Popular movements were treated as mere recipients. Their well substantiated arguments , were never taken into account. This became even more evident when the text of CAFTA was published, well after negotiations had been concluded, since during the talks the texts were declared "confidential" in order to "not disclose the national strategy", even for members of parliament who demanded access to them. For example, in a meeting with Vice-Minister Gabriela Llobet, who was also in charge of environment issues, two organisations were given copies of the environment chapters of the US-Chile and US-Singapore FTAs — in English — and asked to comment on CAFTA. This was despite the fact that Mrs Llobet’s assistant had already stated that there was a draft environment chapter prepared by the US and that she saw no problem in these organisations having access to it in order to give their opinion. [2]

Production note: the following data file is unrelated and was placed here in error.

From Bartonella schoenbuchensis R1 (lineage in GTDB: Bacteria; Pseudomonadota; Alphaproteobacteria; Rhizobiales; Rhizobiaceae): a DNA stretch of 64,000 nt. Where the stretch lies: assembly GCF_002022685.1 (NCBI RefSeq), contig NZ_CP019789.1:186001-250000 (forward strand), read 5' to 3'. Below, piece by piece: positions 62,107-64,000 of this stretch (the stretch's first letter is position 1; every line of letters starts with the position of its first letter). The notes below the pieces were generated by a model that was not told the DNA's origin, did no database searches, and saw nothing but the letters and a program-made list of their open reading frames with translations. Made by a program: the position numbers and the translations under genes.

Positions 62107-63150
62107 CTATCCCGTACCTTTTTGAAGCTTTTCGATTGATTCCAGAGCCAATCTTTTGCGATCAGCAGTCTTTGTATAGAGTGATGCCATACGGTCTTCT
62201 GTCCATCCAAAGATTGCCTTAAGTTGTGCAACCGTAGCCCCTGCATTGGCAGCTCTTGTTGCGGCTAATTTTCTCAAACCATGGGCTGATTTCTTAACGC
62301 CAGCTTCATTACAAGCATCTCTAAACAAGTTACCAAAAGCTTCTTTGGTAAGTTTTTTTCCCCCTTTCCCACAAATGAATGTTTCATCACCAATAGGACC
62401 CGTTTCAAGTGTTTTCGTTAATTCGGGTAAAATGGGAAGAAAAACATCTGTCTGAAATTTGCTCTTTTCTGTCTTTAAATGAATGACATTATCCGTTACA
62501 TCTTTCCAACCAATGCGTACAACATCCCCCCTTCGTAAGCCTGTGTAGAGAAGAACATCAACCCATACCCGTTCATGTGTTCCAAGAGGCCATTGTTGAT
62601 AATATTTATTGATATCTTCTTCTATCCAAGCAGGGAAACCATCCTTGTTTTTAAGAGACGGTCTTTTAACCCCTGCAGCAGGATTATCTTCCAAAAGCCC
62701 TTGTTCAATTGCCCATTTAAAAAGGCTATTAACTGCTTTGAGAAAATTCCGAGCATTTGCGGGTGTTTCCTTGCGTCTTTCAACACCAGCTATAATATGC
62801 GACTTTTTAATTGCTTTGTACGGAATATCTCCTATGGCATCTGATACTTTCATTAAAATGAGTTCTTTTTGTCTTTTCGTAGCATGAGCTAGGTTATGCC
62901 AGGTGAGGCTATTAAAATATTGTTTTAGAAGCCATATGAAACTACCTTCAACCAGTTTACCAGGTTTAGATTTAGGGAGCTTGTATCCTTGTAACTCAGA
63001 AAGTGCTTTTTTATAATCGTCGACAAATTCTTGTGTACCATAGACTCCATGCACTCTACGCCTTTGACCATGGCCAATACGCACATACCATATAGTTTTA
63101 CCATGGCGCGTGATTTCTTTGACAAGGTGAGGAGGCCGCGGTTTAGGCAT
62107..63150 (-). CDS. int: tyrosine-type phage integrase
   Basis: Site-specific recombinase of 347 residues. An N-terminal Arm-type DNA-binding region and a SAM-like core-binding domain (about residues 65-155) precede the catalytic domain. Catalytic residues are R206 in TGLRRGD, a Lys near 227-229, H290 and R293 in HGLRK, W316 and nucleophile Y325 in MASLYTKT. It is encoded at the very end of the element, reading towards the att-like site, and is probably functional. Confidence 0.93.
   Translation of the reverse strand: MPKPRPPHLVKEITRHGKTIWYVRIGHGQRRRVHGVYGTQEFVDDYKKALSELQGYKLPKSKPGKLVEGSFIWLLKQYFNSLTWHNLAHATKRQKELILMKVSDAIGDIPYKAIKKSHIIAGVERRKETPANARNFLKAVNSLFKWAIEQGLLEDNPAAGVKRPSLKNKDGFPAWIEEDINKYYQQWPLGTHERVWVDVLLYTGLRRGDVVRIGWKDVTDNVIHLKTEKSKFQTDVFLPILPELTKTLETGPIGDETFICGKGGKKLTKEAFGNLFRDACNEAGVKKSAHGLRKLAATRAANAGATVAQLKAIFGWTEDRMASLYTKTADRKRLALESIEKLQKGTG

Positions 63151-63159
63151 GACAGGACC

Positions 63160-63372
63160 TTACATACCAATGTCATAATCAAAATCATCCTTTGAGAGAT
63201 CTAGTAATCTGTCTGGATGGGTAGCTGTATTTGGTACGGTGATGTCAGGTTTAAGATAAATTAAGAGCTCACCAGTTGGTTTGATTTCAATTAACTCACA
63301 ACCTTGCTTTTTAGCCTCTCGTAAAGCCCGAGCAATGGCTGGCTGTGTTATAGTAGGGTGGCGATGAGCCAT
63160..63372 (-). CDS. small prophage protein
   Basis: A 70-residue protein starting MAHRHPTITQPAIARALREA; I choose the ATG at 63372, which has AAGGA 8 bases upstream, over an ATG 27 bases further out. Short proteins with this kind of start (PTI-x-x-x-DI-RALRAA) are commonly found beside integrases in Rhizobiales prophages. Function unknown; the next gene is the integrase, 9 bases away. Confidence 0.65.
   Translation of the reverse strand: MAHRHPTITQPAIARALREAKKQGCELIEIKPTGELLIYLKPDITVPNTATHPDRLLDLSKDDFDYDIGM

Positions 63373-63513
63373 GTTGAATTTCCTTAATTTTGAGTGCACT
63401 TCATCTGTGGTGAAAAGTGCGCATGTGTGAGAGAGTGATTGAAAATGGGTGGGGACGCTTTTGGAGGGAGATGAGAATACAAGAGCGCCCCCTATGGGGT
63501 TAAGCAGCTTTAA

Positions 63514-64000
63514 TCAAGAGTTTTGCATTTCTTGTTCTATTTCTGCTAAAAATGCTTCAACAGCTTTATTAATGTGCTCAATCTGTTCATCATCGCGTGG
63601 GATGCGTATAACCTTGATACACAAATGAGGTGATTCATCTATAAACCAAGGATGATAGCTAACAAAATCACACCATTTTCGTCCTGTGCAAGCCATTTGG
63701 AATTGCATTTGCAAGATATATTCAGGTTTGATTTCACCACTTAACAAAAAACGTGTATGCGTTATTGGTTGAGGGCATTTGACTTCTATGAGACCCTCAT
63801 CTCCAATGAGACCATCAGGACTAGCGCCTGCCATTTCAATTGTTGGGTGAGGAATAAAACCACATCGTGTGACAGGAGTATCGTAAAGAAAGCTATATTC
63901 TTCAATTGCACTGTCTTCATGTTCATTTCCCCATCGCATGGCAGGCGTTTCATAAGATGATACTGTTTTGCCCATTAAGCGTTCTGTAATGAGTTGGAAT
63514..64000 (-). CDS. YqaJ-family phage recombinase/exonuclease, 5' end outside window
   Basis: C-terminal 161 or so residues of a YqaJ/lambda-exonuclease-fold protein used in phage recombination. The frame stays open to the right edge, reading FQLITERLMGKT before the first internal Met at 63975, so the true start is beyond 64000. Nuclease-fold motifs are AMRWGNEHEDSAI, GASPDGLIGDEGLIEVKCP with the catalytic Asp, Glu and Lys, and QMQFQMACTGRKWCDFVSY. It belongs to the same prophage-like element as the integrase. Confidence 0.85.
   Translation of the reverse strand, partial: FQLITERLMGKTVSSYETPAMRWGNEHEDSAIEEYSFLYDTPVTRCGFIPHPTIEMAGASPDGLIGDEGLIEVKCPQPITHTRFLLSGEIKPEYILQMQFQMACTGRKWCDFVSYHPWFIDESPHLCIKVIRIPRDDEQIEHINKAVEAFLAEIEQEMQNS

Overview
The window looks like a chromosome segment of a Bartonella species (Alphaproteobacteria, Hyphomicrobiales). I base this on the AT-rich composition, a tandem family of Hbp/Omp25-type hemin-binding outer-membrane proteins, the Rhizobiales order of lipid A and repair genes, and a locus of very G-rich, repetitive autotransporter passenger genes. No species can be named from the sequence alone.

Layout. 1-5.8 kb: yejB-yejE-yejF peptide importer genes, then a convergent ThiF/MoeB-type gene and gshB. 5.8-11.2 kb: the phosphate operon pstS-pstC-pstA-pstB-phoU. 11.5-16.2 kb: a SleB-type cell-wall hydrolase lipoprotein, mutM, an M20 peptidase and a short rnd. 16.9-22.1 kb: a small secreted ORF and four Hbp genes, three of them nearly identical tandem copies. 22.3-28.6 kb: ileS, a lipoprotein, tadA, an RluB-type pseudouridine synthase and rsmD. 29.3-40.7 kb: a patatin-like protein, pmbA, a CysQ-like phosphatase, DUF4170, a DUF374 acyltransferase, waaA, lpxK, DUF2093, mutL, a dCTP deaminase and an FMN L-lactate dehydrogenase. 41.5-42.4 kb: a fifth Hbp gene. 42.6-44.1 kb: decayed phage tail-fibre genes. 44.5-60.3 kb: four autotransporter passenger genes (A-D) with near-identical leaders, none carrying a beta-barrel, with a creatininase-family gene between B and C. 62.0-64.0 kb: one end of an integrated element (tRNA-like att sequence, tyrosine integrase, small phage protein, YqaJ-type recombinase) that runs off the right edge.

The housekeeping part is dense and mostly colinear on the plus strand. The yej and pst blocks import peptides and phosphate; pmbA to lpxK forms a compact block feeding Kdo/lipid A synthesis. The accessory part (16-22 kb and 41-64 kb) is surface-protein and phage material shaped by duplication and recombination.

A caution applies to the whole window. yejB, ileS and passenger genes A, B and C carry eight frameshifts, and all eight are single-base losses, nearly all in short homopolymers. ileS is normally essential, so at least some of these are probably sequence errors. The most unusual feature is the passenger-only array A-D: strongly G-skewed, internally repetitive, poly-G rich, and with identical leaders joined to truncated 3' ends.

Even after the negotiating process was over, it was not possible to get documentation on the process since it was claimed to have been "lost" with the change of ministers from the past administration. In fact, the only ones who did have access to the negotiation process, as advisers to the government, were representatives of the chambers of commerce. So much so that one of their business leaders is presently the Minister of Foreign Trade.

While the negotiation was completed in January 2004 and the FTA was signed by the President in August of that same year, the text was not sent to the Legislative Assembly for approval until October 2005, due to the growing popular resistance expressing various kinds of contradictions: between the popular movements and the government; between the government and part of the business community; and within the government. The government’s internal conflict ended with nearly the entire CAFTA negotiating team, including the Minister of Foreign Trade, resigning from their positions.